The Trump administration may curb intelligence sharing with partner countries that punish homosexuality in an effort toward decriminalization, according to a newspaper report.

Acting Director of National Intelligence Richard Grenell is leading the push for what he called “basic human rights” in an interview this week with The New York Times.

“We can’t just simply make the moral argument and expect others to respond in kind because telling others that it’s the right thing to do doesn’t always work,” he told The Times.

Around 69 countries still criminalize homosexuality, including Egypt, Saudi Arabia and Kenya with whom the U.S. shares intelligence.


“If a country that we worked in as the United States intelligence community was arresting women because of their gender, we would absolutely do something about it,” Grenell added. “Ultimately, the United States is safer when our partners respect basic human rights.”

“Ultimately, the United States is safer when our partners respect basic human rights.”

— Richard Grenell, acting director of national intelligence

Grenell, who took over as acting director after Trump fired former acting director Joseph Maguire in February, said he has the president’s “total support.”

He didn’t go into further detail but intelligence officials told The Times he is putting together a team to develop ideas.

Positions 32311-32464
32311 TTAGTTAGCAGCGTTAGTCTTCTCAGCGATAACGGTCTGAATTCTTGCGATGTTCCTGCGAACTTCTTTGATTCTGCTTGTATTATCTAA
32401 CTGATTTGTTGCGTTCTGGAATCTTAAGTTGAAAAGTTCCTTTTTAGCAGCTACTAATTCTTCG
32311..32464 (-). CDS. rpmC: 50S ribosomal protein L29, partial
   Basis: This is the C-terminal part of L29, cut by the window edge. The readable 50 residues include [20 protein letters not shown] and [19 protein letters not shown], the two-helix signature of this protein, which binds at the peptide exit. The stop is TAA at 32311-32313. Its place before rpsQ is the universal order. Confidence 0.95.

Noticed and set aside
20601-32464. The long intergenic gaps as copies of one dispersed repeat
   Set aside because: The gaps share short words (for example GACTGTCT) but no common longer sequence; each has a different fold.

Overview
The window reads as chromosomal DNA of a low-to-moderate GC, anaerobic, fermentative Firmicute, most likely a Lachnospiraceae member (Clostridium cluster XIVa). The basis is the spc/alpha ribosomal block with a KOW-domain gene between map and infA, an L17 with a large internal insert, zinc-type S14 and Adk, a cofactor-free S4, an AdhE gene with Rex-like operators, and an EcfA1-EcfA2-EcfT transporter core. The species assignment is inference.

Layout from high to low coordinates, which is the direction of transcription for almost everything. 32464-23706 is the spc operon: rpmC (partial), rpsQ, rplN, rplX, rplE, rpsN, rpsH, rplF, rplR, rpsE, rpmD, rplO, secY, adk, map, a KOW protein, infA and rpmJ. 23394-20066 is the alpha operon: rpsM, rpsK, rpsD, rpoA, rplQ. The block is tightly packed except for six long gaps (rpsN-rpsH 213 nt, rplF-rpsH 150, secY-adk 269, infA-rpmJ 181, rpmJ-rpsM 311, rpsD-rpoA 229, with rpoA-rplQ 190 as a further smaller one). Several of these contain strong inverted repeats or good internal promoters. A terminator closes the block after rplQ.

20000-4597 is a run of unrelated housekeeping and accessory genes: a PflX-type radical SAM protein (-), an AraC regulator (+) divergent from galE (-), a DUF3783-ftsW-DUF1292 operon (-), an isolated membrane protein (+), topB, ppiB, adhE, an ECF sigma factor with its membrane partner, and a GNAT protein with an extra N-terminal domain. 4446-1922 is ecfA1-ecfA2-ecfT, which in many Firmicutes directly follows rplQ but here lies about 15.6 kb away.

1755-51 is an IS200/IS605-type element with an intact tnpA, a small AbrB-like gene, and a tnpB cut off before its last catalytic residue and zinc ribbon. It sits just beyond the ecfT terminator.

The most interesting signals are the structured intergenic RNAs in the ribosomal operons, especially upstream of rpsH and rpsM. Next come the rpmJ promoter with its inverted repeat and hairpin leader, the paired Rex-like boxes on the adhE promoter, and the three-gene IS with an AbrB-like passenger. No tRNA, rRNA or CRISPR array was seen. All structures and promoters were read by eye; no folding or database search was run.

Grenell was formerly the U.S. ambassador to Germany, is believed to be the first openly gay cabinet member and has made anti-discrimination efforts a centerpiece of his time in the administration, The Times reported.

The paper quoted Hadi Damien, the founder of Lebanon’s Beirut Pride group, in saying Grenell could potentially use foreign aid as an incentive.

Stuart Milk, who runs the Harvey Milk Foundation, a nonprofit that promotes LGBT equality, said Grenell reached out and he believes he’s “very sincere.”

“He is someone who believes, at the very minimum, decriminalization should happen,” Milk told The Times. “And if we have an administration where people wouldn’t suspect this drive to be coming from, it makes it a little bit more powerful.”

Richard Grenell, acting director of national intelligence, is seen in Geneva, Switzerland, March 18, 2019. (Reuters)

Grenell, who has faced some controversy over his appointment, recently chastised Rep. Adam Schiff, D-Calif., for requesting more information about reorganization efforts he’s making while temporarily heading DNI and has ignored other Democrats’ calls to hold off on changes.


Schiff said major changes within the office should only be implemented by a Senate-confirmed director, Politico reported.

“I am not a seat warmer,” Grenell said, according to The Times. “The president asked me to do a job and I am going to do the job to the best of my ability.”

Since he is an acting director, Grenell will likely be out of the job in September or when a permanent director is confirmed, The Times reported.